I am a man of words – if not always a man of my word (satire can do that to people) – so it is interesting to see football being dominated more than ever these days by words of wisdom and words that could have been delivered by Norman Wisdom.

You only have to look at a range of football websites, as I do from my own Football Ground portal, to see how football commentaries now have second lives as football comments. There are more threads here than in sewing bees, more stitch-ups than corrupt referees from the 1970s that UEFA continues to protect, and even more needle than can be found on football pitches themselves.

Tony Benn used to decry the personalisation of politics, urging the people to vote for policies rather than, well, people. ‘Personalities’ are everywhere, aren’t they? How many actually have any substance, apart from the substances they appear to have abused?

Wayne Rooney showed on Sky’s Monday Night Football that not only could he not button up a jacket properly or pat down the make-up from his wash bag, he was simply unable to say anything that wasn’t a cliché or a safe haven for stock phrases. I found myself willing him to say: ‘I’m over the moon, Brian,’ rather than constantly referring, depressingly, to pressing half-backs (which David Attenborough might have explained slightly better).

Apparently, Wayne wants to go into management when he retires as a player. Sky’s speech therapy department is preparing a reference.

Javi Gracia simply said ‘gracias’ to Chelsea’s Tiemoue Bakayoko, not only for being sent off but for also treating his Watford side to 30 minutes of hopeless touches and creating more chances for them than they managed themselves.

Antonio Conte thought Chelsea’s performance was very bad but didn’t know why. This is why he is a successful coach whose exorbitant salary should at least run to a shaver. He did explain that there had been some ‘difficult moments’ but nobody is quite sure what these were or in which year of Our Lord they might have occurred.

Gary Cahill – having cleverly saved his energy – came running to his manager’s defence by stating publicly that players needed to ‘look in the mirror’ following the defeat at Vicarage Road. Most players have compacts in their wash bags these days so maybe that explains why they don’t see the need to be compact on the pitch. At least they look lovely on Instagram. And Gary really, really does want to play for the next Chelsea manager.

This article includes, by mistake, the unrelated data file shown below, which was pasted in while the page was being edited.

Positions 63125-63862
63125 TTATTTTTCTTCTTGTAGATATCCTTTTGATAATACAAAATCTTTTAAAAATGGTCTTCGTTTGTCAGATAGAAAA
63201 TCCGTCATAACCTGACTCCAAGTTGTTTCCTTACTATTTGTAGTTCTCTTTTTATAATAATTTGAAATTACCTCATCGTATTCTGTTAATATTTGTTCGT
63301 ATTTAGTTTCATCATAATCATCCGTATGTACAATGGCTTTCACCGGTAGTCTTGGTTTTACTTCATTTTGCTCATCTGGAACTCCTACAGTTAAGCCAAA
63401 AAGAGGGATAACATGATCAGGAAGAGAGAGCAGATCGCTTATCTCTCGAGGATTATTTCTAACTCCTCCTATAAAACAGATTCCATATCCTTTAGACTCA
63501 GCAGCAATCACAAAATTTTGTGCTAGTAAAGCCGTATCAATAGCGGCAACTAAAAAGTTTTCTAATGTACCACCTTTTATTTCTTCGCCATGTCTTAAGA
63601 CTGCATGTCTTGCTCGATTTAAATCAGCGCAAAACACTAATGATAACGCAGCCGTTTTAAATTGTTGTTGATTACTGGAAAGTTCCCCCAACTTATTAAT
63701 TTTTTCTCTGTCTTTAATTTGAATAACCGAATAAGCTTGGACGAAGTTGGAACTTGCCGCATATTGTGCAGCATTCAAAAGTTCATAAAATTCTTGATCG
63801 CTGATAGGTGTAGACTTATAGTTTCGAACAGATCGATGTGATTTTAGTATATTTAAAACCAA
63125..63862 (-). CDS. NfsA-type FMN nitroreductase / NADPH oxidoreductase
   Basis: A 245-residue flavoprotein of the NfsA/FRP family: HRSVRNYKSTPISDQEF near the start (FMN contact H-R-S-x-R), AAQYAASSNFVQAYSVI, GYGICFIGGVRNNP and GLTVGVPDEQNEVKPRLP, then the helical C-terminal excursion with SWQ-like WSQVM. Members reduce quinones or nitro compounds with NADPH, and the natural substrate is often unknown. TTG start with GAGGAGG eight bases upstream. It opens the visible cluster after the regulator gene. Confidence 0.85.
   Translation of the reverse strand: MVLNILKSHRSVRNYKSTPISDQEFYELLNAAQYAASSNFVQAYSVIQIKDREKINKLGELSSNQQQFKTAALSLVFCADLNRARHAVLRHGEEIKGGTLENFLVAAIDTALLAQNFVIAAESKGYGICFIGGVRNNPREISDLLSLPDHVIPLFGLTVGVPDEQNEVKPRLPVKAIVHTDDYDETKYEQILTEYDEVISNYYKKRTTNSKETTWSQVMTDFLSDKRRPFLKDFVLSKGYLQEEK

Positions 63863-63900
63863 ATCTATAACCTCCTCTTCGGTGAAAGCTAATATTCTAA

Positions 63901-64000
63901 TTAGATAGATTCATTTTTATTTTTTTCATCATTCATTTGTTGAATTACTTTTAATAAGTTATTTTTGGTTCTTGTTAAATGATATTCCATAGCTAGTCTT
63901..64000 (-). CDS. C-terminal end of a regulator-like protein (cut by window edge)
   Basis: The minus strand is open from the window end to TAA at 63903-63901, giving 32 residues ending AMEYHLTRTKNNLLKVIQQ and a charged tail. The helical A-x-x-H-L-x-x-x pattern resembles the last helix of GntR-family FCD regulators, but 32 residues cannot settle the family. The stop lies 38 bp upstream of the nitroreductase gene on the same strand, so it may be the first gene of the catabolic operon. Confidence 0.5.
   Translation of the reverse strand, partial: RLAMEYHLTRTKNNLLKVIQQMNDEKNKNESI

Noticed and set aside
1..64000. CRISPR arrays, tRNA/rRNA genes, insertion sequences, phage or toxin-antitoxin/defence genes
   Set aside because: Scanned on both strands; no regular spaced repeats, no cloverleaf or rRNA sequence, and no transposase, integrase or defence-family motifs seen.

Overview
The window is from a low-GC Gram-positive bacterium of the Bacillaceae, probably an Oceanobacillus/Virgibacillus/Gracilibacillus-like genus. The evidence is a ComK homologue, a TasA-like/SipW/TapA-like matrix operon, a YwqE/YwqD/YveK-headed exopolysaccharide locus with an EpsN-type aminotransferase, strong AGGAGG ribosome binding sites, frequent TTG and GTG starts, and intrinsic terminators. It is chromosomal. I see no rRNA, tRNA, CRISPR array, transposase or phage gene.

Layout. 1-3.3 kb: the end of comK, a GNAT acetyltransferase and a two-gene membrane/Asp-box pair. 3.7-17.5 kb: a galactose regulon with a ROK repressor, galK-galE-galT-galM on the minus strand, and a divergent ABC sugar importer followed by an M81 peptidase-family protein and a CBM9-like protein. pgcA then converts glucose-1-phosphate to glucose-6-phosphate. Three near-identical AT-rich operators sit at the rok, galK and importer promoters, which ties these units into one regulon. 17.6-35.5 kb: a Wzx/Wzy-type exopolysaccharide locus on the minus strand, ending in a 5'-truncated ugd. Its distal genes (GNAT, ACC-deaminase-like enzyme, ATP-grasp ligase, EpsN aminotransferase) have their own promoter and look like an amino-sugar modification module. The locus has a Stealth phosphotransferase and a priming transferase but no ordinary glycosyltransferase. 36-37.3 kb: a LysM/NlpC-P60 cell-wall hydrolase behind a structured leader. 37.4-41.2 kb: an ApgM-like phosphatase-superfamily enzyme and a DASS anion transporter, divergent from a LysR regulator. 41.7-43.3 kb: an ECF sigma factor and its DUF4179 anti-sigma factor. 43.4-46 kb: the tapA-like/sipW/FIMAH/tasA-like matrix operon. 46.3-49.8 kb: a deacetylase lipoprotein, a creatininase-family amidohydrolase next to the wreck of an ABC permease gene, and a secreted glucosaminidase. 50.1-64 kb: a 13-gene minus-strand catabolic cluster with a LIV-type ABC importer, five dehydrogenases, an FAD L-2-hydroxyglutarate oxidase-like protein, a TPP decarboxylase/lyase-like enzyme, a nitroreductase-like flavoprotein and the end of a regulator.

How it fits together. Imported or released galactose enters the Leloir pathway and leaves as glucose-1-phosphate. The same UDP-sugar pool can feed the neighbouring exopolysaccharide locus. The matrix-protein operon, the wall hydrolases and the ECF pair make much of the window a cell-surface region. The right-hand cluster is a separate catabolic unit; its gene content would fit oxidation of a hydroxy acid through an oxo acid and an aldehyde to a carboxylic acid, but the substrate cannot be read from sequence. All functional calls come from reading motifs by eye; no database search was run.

Former Everton boss Ronald Koeman was unveiled as the new Netherlands manager on Tuesday, thus ensuring that the Oranje’s absence from this year’s World Cup will not be a temporary one. And he hasn’t even made any excuses yet.

Manchester City manager Pep Guardiola has assured Belgian captain Vincent Kompany that he still has a part to play in their quadruple pursuit. We can only assume that this is down to Vince’s extensive knowledge of bandages and medical lotions which he is happy to bring to all the games in his wash bag and share out as required. Starry, starry nights eh!

Stoke skipper Ryan Shawcross, who is known to be keen on coastal archaeology – which is why he has surrounded himself with rocks and fossils – believes that their game with Brighton on Saturday is the biggest game of the season for the club. This is a bit short-termist in Stoke’s case as this accolade will surely apply to every one of their mismatches until the end of the season.

Borussia Dortmund chief executive Hans-Joachim Watzke has accused Arsenal’s new signing Pierre-Emerick Aubameyang of ‘withholding performances’ while his transfer was being negotiated. It should be pointed out here that Riyad Mahrez doesn’t read German or, at least, not well.

Tottenham striker Harry Kane has apparently said that being released by Arsenal at the age of eight was the ‘best thing that ever happened’ to him. Presumably he is pleased that Spurs not only paid the ransom but also gave him his own hairdryer which he keeps in his ‘Super Size’ wash bag that also doubles up as an inanimate and unmoving obstacle (sometimes known in football circles as a ‘lovren’) which he can practice tripping over in pre-match dressing rooms.

How lucky are we to be surrounded by so many words whereby the untouchable elite washes its dirty linen in public and then wonders why its senseless statements become the subjects of popular opinions which cannot be commented out of the football code?